Amphidrome® Process

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The Amphidrome® system is a BNR process utilizing a submerged attached growth bioreactor operating in a batch mode.  The deep bed sand filter is designed for the simultaneous removal of soluble organic matter, nitrogen and suspended solids within a single reactor.

To achieve simultaneous oxidation of soluble material, nitrification and denitrification in a single reactor, the process must provide aerobic and anoxic environments for the two different populations of microorganisms.  The Amphidrome® system utilizes two tanks and one submerged attached growth bioreactor, subsequently called Amphidrome® reactor.  The first tank, the anoxic/equalization tank, is where the raw wastewater enters the system.  The tank has an equalization section, a settling zone, and a sludge storage section.  It serves as a primary clarifier before the Amphidrome® reactor.


This Amphidrome® reactor consists of the following three items: underdrain, support gravel, and filter media.  The underdrain, constructed of steel, is located at the bottom of the reactor.  It provides support for the media and even distribution of air and water into the reactor.  The underdrain has a manifold and laterals to distribute the air evenly over the entire filter bottom.  The design allows for both the air and water to be delivered simultaneously, or separately, via individual pathways to the bottom of the reactor.  As the air flows up through the media, the bubbles are sheared by the sand producing finer bubbles as they rise through the filter.  On top of the underdrain is 18” (five layers), of four different sizes of gravel.  Above the gravel is a deep bed of coarse, round, silica sand media.  The media functions as a filter; significantly reducing suspended solids, and provides the surface area for which an attached growth biomass can be maintained.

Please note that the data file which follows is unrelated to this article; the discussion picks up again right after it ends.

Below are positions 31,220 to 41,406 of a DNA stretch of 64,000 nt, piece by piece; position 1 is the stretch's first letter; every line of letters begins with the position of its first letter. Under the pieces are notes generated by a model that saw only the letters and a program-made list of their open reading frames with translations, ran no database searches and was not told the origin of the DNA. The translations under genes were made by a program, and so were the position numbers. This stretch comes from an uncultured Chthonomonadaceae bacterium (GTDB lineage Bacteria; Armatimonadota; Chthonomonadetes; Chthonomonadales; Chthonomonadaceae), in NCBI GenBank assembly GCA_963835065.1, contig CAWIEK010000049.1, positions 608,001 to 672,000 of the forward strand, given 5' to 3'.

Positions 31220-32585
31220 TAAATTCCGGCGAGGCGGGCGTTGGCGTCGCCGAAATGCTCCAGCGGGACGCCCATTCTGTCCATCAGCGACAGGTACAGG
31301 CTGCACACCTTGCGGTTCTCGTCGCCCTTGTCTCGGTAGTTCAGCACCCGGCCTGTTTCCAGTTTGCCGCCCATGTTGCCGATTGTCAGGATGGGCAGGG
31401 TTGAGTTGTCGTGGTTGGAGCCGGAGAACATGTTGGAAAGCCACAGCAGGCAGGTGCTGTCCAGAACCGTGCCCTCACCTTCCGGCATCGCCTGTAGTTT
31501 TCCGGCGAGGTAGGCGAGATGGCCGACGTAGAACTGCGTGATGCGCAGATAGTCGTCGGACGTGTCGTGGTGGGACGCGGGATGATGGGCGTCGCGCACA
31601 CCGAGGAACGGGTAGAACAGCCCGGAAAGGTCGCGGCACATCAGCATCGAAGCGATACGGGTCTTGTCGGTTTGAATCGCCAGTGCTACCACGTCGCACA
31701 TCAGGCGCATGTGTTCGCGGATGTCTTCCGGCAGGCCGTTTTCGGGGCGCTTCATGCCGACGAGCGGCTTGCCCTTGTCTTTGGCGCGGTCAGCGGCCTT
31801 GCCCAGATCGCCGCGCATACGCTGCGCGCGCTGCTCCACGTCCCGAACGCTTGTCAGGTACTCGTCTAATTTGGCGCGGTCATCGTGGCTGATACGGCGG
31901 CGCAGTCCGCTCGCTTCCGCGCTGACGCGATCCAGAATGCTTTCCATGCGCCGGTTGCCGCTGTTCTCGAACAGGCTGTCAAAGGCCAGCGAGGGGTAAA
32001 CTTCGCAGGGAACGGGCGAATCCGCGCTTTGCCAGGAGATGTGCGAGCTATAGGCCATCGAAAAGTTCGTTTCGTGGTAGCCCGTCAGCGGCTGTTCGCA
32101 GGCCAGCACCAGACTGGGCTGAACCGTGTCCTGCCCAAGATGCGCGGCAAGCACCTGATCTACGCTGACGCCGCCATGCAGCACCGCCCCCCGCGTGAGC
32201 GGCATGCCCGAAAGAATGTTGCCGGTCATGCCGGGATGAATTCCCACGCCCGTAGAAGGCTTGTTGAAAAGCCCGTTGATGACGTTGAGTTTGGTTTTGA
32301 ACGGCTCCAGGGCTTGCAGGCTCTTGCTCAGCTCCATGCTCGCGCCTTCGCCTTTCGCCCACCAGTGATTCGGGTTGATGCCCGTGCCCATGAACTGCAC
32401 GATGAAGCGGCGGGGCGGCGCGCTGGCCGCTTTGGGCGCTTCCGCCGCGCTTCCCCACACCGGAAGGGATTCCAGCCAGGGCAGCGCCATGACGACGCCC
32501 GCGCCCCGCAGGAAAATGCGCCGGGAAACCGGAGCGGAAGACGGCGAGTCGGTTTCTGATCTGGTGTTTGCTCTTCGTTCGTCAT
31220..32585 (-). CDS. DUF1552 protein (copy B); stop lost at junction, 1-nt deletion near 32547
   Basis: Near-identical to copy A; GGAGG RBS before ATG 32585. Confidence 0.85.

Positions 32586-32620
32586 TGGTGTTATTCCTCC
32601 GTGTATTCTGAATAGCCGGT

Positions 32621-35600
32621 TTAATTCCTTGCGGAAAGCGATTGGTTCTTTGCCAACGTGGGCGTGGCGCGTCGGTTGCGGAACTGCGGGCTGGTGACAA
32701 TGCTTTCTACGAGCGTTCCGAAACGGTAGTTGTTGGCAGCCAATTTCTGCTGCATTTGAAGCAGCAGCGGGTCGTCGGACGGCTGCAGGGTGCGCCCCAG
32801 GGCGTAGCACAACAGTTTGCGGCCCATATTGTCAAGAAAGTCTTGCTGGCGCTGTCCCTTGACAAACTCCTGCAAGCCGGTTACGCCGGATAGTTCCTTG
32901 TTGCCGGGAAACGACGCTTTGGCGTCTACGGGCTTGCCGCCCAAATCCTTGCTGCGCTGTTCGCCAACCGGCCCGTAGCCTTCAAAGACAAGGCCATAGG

To achieve the two different environments required for the simultaneous removal of soluble organics and nitrogen, aeration of the reactor is intermittent rather than continuous.  Depending on the strength and the volume of the wastewater, a typical aeration scheme may be three to five minutes of air and ten to fifteen minutes without air.  Concurrently, return cycles are scheduled every hour, regardless of the aeration sequence.  During a return, water from the clear well is pumped back up through the filter and overflows into the return flow/backwash pipe.  A check valve in the influent line prevents the flow from returning to the anoxic/equalization tank, via that route.  The return flow/backwash is set at a fixed height above both the media and the influent line; and the flow is by gravity back to the front of the anoxic/equalization tank.

The cyclical forward and reverse flow of the waste stream, and the intermittent aeration of the filter, achieve the required hydraulic retention time and create the necessary aerobic and anoxic conditions to maintain the required level of treatment.